The Med Mentor

Know Your Why?

Hello aspiring physicians!

We are nearing the end of the summer and that might mean new ventures for you in your medical journey. Before I jump into this next topic, if you visit this site regularly then you noticed there are some changes. First, I have added a monthly newsletter for you all. I have chosen topics that your peers have requested and hopefully they will be very valuable for you on your pathway to becoming a physician. All you have to do is submit your first name and email address. Don’t worry I am not selling anything – just offering free advice and tips just for you!

In addition, I have added a section on the contact page where you can answer a few questions about yourself and where you are on your journey. Mentoring is very personal and I want to help each and every one of you. So feel free to fill out those questions so I can be of more help.

Let’s continue with our topic . . .

Know Your Why? What does that mean for me becoming a doctor? Well it means EVERYTHING! If you do not know your why then medical school will swallow you whole and spit you out. If you do not know your why then residency will be the worst 3-5 years of your life. If you do not know your why then you will burn out early in your practice.

I used run track in college and thought I was good enough too continue professionally. I mean I had the athletic ability but what I realized during that time is that I wasn’t doing track for me, I was doing it to please others. At the level that I was competing at, that definitely wasn’t going to win me any races. The long hours of training, muscle pulls, soreness, ice baths, injuries, weight lifting, 6-8 hour training days – I needed to figure out why I was killing myself just to please others when I wasn’t enjoying it. So I stopped. And people were shocked. I stopped and I moved on to something that I always wanted to do. I went to medical school to become a doctor. This was my childhood dream and I stopped doing something that I was really good at, but just didn’t have the desire or heart to put my all into it.

My medical training was hard no doubt. Many hours of studying, lack of sleep, stress, doubt, more studying and less sleep. But at 2 am in the morning when you are studying for an exam or down in the ER seeing patients or working on call in the OR – you better figure out why you are doing this to keep you motivated.

A common question I get asked is “Am I doctor material?”. “Can I make it through medical school?” I think before you begin your journey it is a good idea to do a realistic self-evaluation of medical school.

“Am I smart enough.” First thing is never compare yourself to your classmates. Sure you have to be a solid student and clear thinker to be a physician but you don’t have to be a straight A student. You don’t have to ace every exam. Your goal should be learning what your strengths are as a student. How do you learn and study efficiently? The challenge with medical school is less about the complexity of the material and more about managing the sheer volume of information that you must retain.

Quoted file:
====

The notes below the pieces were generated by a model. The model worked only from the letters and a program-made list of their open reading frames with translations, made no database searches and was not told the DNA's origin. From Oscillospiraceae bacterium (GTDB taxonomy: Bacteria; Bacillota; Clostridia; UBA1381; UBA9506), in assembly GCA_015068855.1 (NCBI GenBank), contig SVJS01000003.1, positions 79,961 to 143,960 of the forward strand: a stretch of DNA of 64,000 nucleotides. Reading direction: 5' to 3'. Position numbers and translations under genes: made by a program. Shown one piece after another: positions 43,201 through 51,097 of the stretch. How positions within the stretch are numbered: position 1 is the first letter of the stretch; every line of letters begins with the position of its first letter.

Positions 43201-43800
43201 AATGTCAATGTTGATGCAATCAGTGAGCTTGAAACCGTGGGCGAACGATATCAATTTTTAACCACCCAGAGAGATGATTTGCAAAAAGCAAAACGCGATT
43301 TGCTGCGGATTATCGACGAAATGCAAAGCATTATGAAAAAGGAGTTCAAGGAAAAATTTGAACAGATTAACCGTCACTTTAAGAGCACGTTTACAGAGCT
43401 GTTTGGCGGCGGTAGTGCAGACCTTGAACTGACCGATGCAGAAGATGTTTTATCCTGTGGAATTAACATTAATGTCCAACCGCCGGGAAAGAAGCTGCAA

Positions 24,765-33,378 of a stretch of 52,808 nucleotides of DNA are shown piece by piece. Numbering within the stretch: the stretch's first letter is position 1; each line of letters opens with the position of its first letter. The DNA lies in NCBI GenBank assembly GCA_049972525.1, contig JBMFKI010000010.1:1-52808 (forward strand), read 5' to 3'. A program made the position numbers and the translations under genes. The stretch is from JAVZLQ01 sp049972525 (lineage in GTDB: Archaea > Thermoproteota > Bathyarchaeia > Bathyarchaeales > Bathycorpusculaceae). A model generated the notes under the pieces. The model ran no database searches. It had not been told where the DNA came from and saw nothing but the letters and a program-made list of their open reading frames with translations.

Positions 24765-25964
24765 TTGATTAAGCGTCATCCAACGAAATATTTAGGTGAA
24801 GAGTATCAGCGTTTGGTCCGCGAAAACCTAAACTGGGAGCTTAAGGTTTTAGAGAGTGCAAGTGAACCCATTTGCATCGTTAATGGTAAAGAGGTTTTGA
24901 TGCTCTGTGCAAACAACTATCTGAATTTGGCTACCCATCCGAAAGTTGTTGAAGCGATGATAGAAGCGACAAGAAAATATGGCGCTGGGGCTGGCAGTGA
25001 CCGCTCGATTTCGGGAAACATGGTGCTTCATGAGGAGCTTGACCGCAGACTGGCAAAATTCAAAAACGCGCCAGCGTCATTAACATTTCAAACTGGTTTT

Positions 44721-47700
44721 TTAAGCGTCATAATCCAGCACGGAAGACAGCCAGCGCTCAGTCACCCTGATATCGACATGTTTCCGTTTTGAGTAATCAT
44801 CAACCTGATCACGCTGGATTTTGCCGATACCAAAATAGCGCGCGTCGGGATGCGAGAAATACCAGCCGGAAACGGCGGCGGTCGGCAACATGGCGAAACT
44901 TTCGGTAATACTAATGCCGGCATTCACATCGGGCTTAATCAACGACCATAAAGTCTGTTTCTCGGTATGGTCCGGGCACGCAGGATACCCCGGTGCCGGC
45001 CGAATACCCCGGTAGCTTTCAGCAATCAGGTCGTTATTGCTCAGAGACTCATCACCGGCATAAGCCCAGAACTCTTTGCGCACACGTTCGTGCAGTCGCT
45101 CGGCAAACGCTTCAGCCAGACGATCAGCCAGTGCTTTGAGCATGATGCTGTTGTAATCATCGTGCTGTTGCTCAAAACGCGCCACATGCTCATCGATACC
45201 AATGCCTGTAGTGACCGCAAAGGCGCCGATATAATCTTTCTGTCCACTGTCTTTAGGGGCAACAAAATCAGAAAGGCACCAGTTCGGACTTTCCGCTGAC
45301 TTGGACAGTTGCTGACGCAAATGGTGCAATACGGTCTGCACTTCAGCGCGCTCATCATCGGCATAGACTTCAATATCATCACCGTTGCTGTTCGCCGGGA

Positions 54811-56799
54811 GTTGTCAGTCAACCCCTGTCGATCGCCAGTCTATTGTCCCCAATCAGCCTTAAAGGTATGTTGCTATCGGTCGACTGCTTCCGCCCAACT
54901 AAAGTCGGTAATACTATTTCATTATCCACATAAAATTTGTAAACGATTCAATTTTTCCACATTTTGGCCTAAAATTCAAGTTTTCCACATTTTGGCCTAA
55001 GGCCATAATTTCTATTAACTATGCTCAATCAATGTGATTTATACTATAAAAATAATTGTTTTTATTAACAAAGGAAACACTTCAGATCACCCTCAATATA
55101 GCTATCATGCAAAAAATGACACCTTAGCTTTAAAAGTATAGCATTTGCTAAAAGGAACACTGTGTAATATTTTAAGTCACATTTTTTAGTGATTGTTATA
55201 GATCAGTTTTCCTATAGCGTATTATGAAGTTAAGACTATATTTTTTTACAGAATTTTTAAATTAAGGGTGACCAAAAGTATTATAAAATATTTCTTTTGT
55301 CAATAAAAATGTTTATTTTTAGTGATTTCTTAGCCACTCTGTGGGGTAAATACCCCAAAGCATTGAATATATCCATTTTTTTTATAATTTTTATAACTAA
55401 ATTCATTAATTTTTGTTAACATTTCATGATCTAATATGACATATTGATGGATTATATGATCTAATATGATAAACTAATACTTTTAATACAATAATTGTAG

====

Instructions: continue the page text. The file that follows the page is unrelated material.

“Am I disciplined enough?” Being disciplined is probably the most important trait to have to be able to complete the training necessary to become a doctor. I think this is where changing your mindset comes into play. If you have a growth mindset (browse some of my other blogs) then you will understand that you must become a lifelong student and realize that even as you get older or get into practice – you are continuing to learn about yourself and your patients. Medicine is changing constantly and you must adapt to that to be successful.

“Do I have the perseverance?” This deals with more of the social side of your training and less the academic side. Medicine continues to be a hierarchy meaning there is a team of people that work together for the good of the patient. The medical student is always at the bottom. And as you progress along in your training you move to the top of the ladder until you are an Attending. As in life, some people will treat with respect and others will not. Some days you will be humiliated even degraded, made to look stupid because that’s how some people were trained. Other days you will be shown respect and seen as a valuable part of the team. This is where you must persevere. I always say keep your tunnel vision. Keep your goal in front of you and try to not let the negativity affect you as as person.

As always keep your head up, keep smiling and keep grinding.

Your success is my success!


Your Med Mentor

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